“We’ll get a lot of emails asking for support for senate bills, and we always support them,” Dominguez said. “But a lot of them are things we’ve already been working on for a while.”
Instead, Dominguez said she’d like to see structural changes from the VSG Senate so that senators get directly involved with the groundwork of making change.
“It can feel invalidating when senators send these bills to us and explain how they’re going to help our community, especially when it’s an initiative we’ve been working on all year long and we’ve already heard from the administration all the reasons why it’s not possible the way that they’re presenting it,” Dominguez said. “But then it’s presented from them in a way where they’re coming to our organization’s rescue with this bill, and all we need to do is co-sign it.”
National Pan-Hellenic Council (NPHC) President Nnenna Nwaezeapu expressed frustration about VSG senators acting on behalf of Black community leaders without actually speaking with them beforehand.
“They need to take a moment and really reassess what their goals are and realize that, if they really want to get these things done, they need to bring more Black students and students of color to the table and actually talk to them,” Nwaezeapu said.
2020-21 Speaker of the Senate Kate Petosa did not respond to The Hustler’s request for comment.
Response to the Safe and Fair Housing Resolution
For Dominguez and Nwaezeapu, The Safe and Fair Housing Resolution was one such example of performative action.
The resolution, which called for the repurposing of empty Greek houses, passed on March 17 with 27 voting in favor and one abstaining.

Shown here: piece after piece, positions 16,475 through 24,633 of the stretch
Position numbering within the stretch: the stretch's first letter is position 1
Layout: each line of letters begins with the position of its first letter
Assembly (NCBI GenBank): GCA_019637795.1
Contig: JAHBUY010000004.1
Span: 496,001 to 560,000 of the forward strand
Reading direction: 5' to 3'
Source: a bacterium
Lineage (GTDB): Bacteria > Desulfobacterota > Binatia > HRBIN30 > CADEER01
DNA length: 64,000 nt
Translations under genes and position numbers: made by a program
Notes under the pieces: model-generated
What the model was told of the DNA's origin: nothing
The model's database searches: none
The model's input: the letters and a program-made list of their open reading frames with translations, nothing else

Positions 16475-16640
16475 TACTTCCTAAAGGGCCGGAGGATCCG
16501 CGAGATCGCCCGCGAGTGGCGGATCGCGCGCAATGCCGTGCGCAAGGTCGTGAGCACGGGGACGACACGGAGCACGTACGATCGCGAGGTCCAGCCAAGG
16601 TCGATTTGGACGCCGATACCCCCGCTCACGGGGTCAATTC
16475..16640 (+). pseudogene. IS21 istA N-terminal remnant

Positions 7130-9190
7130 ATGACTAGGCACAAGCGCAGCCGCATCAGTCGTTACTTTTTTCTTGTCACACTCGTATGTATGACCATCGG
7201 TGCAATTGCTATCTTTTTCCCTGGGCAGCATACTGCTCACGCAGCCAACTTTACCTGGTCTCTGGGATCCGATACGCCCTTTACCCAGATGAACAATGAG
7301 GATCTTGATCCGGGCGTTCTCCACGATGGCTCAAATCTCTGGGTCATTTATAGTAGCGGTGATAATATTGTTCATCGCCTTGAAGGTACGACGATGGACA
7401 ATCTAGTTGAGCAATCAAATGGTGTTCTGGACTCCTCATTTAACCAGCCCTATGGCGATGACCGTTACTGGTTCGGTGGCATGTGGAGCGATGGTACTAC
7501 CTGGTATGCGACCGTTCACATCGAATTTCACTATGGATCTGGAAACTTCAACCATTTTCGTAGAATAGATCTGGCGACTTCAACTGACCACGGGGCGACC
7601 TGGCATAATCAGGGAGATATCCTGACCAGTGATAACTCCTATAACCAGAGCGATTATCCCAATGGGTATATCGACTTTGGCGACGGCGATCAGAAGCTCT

In one section, the bill described how NPHC organizations had “already been consolidated into one house”—a characterization Nwaezeapu rejected, given that Vanderbilt was one of the first universities in the nation to build an NPHC house. Per Nwaezeapu, VSG neither consulted NPHC about the bill nor asked for co-sponsorship on it.
“This is a lot of performative activism here because how can you say you’re doing these things on behalf of the Black students or the NPHC and then not even contact them?” Nwaezeapu said. “We do have a lot of issues in NPHC, and having a house is literally not one of them.”
Per Deputy Speaker and fourth-year senator Syed Rahman, who co-proposed the bill, the bill’s authors spoke with the Interfraternity Council (IFC) and Panhellenic Council presidents before presenting the resolution. He said that they did not reach out to NPHC given the resolution’s limited scope.
“The resolution was focused on vacant housing [and] NPHC had a house that was fully utilized,” Rahman said in a message to The Hustler. “We were looking for a tangible option, so we reached out to stakeholders who had vacant spaces.”
Per Dominguez, VSG reached out to MLC about Resolution 20-21-23 for co-sponsorship but not for consultation, though MLC had been working on a similar project for years.
“Although we understand the symbolic importance of passing a bill in the VSG Senate, we wish there was more work done on these initiatives after the bill passes,” Dominguez said.
For Raymond, this example is part of a widespread lack of communication between VSG and cultural organizations on campus.
“Something that is super heartbreaking to me was that these conversations are happening without the voices who are supposed to be there,” Raymond said.
The 2021-22 VSG Election Cycle
According to Richards, the accusations levied against Bruns and Prowell were often racialized, including denunciations of being aggressive campaigners.
“That just showed a lot of Black students on campus [that] at least this 2020- 21 regime of VSG really does not want to see two Black women occupy the highest positions,” Richards said.